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Subject: Re: Lists of simple datatypes

Before discussion list of simple data types, I'd like to raise the
question of the usage of a namespace prefix in a value:

<element name="number" xmlns:xsd="http://www.w3.org/2000/10/XMLSchema">
  <data type="xsd:integer"/>

I think this construct isn't clean since it's creating a relation
between a namespace prefix and the content of an attribute.

I know that it has been used by a number of applications, including XSLT
(but there, the context was different since the namespace declaration
was already needed for the literals) and W3C XML Schema.

Without starting a long rant, I think that, in the case of W3C XML
Schema, this is an error and that we shouldn't be following them.

I would rather use something like:

<element name="number">
  <data type="integer" role="http://www.w3.org/2000/10/XMLSchema" />

(or type-system instead of role ?)

or, if we want to support user defined data types with the W3C XML
Schema system:

<element name="number">
  <data type="integer" 
	namespace="http://www.w3.org/2000/10/XMLSchema" />

Leaving the possibility to write:

<element name="number">
  <data type="foo" 
	namespace="http://example.org/ns/bar" />

James Clark wrote:
> At the moment, TREX does not allow things like:
>   <zeroOrMore>
>     <data type="xsd:integer"/>
>   </zeroOrMore>
> There is a fairly obvious semantic that could be given to this: it would
> match a list of zero of more integers separated by whitespace.  This is
> the same semantic as "list" in W3C Schemas.  I believe the XML Query
> Algebra takes this approach: it uses the normal sequencing operators to
> model XML Schema list simple types.
> It is not entirely trivial to make this work, both from the point of
> view of the formal specification and from the point of view of the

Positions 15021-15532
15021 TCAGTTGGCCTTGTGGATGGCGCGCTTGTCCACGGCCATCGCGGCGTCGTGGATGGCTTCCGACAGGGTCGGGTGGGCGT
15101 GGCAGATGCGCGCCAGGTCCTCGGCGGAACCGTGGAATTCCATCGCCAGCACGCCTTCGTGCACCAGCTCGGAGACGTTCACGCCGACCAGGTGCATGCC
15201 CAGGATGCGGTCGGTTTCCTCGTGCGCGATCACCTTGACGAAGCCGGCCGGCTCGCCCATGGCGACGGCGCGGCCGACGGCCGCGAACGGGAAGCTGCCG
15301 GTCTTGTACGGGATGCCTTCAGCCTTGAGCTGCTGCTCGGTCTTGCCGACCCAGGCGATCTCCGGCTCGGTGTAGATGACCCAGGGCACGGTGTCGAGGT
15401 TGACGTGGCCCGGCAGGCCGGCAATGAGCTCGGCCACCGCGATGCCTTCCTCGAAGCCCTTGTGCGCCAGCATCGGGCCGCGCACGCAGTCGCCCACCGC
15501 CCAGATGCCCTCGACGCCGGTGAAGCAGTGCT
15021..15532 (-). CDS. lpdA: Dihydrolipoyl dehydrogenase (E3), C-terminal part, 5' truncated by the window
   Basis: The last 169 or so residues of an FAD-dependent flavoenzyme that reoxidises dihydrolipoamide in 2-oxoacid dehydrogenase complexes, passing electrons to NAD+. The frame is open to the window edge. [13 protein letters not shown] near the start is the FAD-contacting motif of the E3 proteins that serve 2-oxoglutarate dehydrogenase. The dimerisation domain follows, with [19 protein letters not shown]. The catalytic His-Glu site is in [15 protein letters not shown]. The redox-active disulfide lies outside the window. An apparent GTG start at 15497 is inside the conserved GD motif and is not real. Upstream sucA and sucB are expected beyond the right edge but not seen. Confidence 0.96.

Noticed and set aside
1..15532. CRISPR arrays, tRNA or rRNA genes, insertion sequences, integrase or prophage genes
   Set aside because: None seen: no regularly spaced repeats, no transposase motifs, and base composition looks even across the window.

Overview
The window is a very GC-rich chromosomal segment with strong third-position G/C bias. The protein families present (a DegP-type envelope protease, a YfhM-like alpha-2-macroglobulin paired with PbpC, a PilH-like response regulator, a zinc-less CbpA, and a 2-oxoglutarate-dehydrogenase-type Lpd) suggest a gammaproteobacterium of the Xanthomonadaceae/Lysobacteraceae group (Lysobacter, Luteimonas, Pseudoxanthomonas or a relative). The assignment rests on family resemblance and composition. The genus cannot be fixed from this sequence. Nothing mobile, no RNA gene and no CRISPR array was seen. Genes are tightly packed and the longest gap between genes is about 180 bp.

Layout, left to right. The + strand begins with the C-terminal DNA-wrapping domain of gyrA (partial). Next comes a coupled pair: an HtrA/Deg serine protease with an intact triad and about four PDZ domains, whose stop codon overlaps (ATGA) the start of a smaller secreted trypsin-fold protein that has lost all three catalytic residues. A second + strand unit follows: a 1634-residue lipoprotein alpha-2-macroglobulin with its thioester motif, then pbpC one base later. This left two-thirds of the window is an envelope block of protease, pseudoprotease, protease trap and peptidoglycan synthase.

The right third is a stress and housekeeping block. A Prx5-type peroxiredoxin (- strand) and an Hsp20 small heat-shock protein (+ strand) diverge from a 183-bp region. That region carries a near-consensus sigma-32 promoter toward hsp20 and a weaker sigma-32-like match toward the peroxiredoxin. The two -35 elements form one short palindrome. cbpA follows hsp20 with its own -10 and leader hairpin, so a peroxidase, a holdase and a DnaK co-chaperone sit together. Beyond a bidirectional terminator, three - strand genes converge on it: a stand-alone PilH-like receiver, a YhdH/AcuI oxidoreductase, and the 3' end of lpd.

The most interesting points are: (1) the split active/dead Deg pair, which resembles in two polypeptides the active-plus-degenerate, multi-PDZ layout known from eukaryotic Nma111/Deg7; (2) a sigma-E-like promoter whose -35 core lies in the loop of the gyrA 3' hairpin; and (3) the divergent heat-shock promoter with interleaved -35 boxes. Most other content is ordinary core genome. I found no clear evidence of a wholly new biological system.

> implementation. There would definitely be a complexity cost in making
> this work.
> One benefit of this might be to allow us to have a simpler interface to
> the datatyping vocabulary.  XML Schemas offers 3 ways of deriving new
> simple types: union, list, restriction.  TREX can already handle union
> (it's the same as choice). If we can also handle list, that leaves only
> restriction.  If we only have to support restriction, we could appeal to
> an external datatype language purely for facets, rather than for ways of
> deriving datatypes.  For example, we might do:
> <data type="xsd:integer">
>   <xsd:minInclusive trex:role="facet" value="10"/>
> </data>
> instead of
> <data type="xsd:integer">
>   <xsd:simpleType trex:role="datatype">
>     <xsd:restriction base="xsd:integer">
>       <xsd:minInclusive value="10"/>
>     </xsd:restriction>
>   <xsd:simpleType>
> </data>
> Better yet if we could find a way to make:
>   <data type="xsd:integer" xsd:minInclusive="10"/>
> work.  I think this would be significantly easier to learn and use than
> the current syntax.
> Is this an avenue of development worth pursuing?

The list mechanism, or the alternate syntax for W3C XML Schema part II ?

It's probably a very personal opinion, but I am not very keen of list
data types. For me it's like defining a non XML structure within text
nodes or attributes. This is asking 2 questions:

1) is it fair to facilitate the definition of such structures if the XML
API and data models do not support them ? 

A simple whitespace separated list is, for instance, much more difficult
to access using XSLT/XPath than XML nodes (and it's also the case if one
would like to access them using only SAX or DOM APIs).

2) if we want to do this, why would we limit ourselves to a list of
whitespace separated values having the same data type ?

Comma separated lists would be nice also. And it could also be
convenient to handle a non standard date format as a "/" separated list
of 3 values having different types. .../...

I wouldn't make supporting lists a top priority, thus.

If it's more than lists, defining a bridge between TREX and datatyping
systems would be real nice.

I think, though that we should try to make sure the data typing system
is plugable (thus my proposal to add a "role" or "type-system" attribute
to identity the type system.

The lack of an abstract type system is IMO a significant flaw with W3C
XML Schema Part II since it means that you cannot define a really new
type system nor dissociate what they call value space from the lexical
space. That's why there are so many primitive data types and also why
you can't localize the decimal or date types.

I hope someone will tackle these issues before W3C XML Schema 2.x and I
think we should be independent enough from the data type system to be
able to plug any other proposal if this happens...


> James

See you in Austin (Knowledge Technologies 2001)
Eric van der Vlist       Dyomedea                    http://dyomedea.com
http://xmlfr.org         http://4xt.org              http://ducotede.com

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